And in Deuteronomy, the people of Israel were so aware of God’s holiness, they felt themselves unworthy to even exist in God’s presence.  The text of Deuteronomy is a recounting of the journey of Israel from Egypt to the Promised Land.  Moses reiterates the entire law for the people before they prepare to crossover into the land and live as God’s people.  In Deuteronomy 5, the people tell Moses, “If the Lord our God speaks to us again, we will certainly die and be consumed by his awesome fire.”  Then they tell Moses, you be the one to risk death by continuing to speak to God.  Then you come out and tell us what God says.  They had no desire to get any closer to God.  They wanted a safe distance.
Those Israelites on the banks of the Jordan River had experiences with God we never will.  They saw the Red Sea parted and walked through it.  They saw the ground open up and swallow groups of people.  They saw these and many other works of wonder, and they wanted no part of God.  Moses, you be the one who knows God more deeply, sees more of God.  We’ll keep our distance.  Would we be wiser to follow their lead and keep our distance?  Why seek the one whose judgments are unsearchable?  Why try to know the God whose ways are higher than ours, whose own chosen people feared Him? 
The reason seeking God is of enormous importance to us is our context - America, Chapel Hill, the year 2017.  Many – I believe – most people have lost a sense of the fear of God.  We feel free to be casual when we talk about.  On a popular TV show, one of the characters rejected the idea that God is all powerful and that God has authority over our lives.  Instead, using her own ideas as her source of authority, she said, “I like to think that God is love and that all who love are close to God.”  Of course she had no real sense of the Biblical understanding of love, and she had no interest in the Bible as an authority.  But in the show, she was the hero and her view was the one celebrated: a vague notion that love, undefined, is the supreme value, so God, whatever God is, must be love.  I have heard that sentiment from that TV show over and over in casual conversation. 
In our cultural landscape, I sense a lack of real knowledge of God, and a lack of reverence.  People don’t really know God and don’t feel the strong need to know God.  God is a luxury or an interest, but not a necessity.  Why, in our worship, would we try to do what our Hebrew ancestors in faith feared to do and what the prophet said was impossible?  Why try to know God?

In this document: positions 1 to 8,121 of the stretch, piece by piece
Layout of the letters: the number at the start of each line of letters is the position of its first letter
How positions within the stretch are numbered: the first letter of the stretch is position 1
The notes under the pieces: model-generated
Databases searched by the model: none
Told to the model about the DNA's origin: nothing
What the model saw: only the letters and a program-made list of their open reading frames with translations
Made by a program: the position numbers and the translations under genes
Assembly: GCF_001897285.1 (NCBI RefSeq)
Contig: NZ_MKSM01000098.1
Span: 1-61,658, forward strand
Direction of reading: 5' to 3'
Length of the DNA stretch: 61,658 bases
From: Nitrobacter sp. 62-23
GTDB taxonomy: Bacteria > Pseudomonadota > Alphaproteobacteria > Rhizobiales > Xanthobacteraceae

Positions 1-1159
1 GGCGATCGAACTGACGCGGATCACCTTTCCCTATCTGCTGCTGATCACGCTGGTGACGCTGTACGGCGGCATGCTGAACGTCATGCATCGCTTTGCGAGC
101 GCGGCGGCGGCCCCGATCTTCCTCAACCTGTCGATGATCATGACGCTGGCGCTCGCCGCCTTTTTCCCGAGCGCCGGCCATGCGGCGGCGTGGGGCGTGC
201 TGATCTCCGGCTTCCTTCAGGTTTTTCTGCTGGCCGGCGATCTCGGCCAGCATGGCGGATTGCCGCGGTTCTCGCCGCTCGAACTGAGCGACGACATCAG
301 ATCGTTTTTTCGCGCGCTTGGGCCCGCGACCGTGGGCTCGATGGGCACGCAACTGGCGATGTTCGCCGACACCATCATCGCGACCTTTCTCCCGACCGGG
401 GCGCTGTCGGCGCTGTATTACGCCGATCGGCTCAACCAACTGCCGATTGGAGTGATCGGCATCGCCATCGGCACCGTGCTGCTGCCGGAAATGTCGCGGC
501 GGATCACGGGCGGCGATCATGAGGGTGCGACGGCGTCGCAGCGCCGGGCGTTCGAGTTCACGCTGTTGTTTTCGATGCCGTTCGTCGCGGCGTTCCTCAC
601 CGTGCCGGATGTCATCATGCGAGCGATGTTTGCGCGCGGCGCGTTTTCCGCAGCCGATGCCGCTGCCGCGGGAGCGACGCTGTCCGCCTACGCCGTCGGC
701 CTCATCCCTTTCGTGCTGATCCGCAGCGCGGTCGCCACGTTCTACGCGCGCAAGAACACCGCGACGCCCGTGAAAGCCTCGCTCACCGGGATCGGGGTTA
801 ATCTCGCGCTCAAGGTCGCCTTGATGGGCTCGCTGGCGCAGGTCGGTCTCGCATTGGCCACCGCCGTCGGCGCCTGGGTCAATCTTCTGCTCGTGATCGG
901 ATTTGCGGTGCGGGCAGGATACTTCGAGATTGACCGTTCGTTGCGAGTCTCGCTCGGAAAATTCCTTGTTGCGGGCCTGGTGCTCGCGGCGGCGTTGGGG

First, we reach to the unreachable God because we claim to be his church.  We claim this God is the only God and we claim to know this God by way of His revelation in Jesus Christ.  If we are going to be emissaries of God and if we want to show the world that worshiping this God matters, we have to know the God we’re representing.  We have to be able to talk about God knowledgeably and convincingly in a cultural climate where a lot of people think knowledge of God is impossible and unnecessary.  We have to be able to tell what we know and why knowing it is important.  We develop knowledge and articulation as we seek God.
Second, the Bible bids us invitation to seek God.  Our text for today is Isaiah 55.   We’ve already seen that this passage declares God’s ways are higher than our ways.  And yet, here is what it says in verses 6 & 7.
Seek the Lord while he may be found,
    call upon him while he is near;
let the wicked forsake their way,
    and the unrighteous their thoughts;
let them return to the Lord, that he may have mercy on them,
    and to our God, for he will abundantly pardon.
God wants us to seek him because God is relational.  “Seek the Lord,” Isaiah says.  “Call upon him.”  The next instruction has to do with how we live and think.  “Let the wicked forsake their way, and the unrighteous their thoughts.”  We proceed in life, in the decisions we make, based on our thoughts, on our view of the world.  We act out of our perception of reality.  What if our perception of reality is based on a sense that God is always present, all powerful, and all loving?  In Isaiah’s view, to intentionally, proactively seek God is to change one’s outlook.  The Biblical word is repent.  Turn around, away from immorality and sin, turn away from destructive thoughts and harmful activities and life-destroying words, and turn toward God.